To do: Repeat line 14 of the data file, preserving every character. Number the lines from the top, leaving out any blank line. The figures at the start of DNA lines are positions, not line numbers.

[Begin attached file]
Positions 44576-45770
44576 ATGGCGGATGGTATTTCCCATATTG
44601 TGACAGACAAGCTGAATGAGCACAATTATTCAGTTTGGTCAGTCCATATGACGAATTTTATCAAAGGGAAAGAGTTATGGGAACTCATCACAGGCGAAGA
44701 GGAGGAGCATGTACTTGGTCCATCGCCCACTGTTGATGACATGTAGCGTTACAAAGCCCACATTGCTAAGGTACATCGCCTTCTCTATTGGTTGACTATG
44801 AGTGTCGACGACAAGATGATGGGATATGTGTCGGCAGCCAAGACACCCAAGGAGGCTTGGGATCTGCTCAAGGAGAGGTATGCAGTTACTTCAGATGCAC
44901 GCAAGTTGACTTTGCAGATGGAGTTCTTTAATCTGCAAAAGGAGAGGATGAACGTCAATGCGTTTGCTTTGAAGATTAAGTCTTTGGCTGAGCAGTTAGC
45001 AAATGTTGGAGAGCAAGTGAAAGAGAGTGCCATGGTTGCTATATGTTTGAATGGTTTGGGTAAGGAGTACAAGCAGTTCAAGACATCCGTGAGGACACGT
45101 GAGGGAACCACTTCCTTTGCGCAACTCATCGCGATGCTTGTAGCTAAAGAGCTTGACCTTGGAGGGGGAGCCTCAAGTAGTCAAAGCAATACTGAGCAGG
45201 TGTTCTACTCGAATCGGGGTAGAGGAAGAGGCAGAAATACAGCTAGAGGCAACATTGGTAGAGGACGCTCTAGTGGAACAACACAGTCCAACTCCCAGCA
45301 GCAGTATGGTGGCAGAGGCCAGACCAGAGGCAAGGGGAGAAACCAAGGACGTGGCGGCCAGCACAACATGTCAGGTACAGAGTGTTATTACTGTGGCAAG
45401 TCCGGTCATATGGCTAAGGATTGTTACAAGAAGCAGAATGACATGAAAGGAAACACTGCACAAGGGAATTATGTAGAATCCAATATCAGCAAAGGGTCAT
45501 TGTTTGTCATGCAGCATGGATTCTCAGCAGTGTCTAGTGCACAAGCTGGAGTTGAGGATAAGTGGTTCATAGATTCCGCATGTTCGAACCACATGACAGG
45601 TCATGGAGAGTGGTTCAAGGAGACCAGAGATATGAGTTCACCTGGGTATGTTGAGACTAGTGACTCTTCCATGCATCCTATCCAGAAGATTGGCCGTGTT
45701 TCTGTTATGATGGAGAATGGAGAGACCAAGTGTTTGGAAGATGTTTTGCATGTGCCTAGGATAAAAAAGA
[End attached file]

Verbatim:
45701 TCTGTTATGATGGAGAATGGAGAGACCAAGTGTTTGGAAGATGTTTTGCATGTGCCTAGGATAAAAAAGA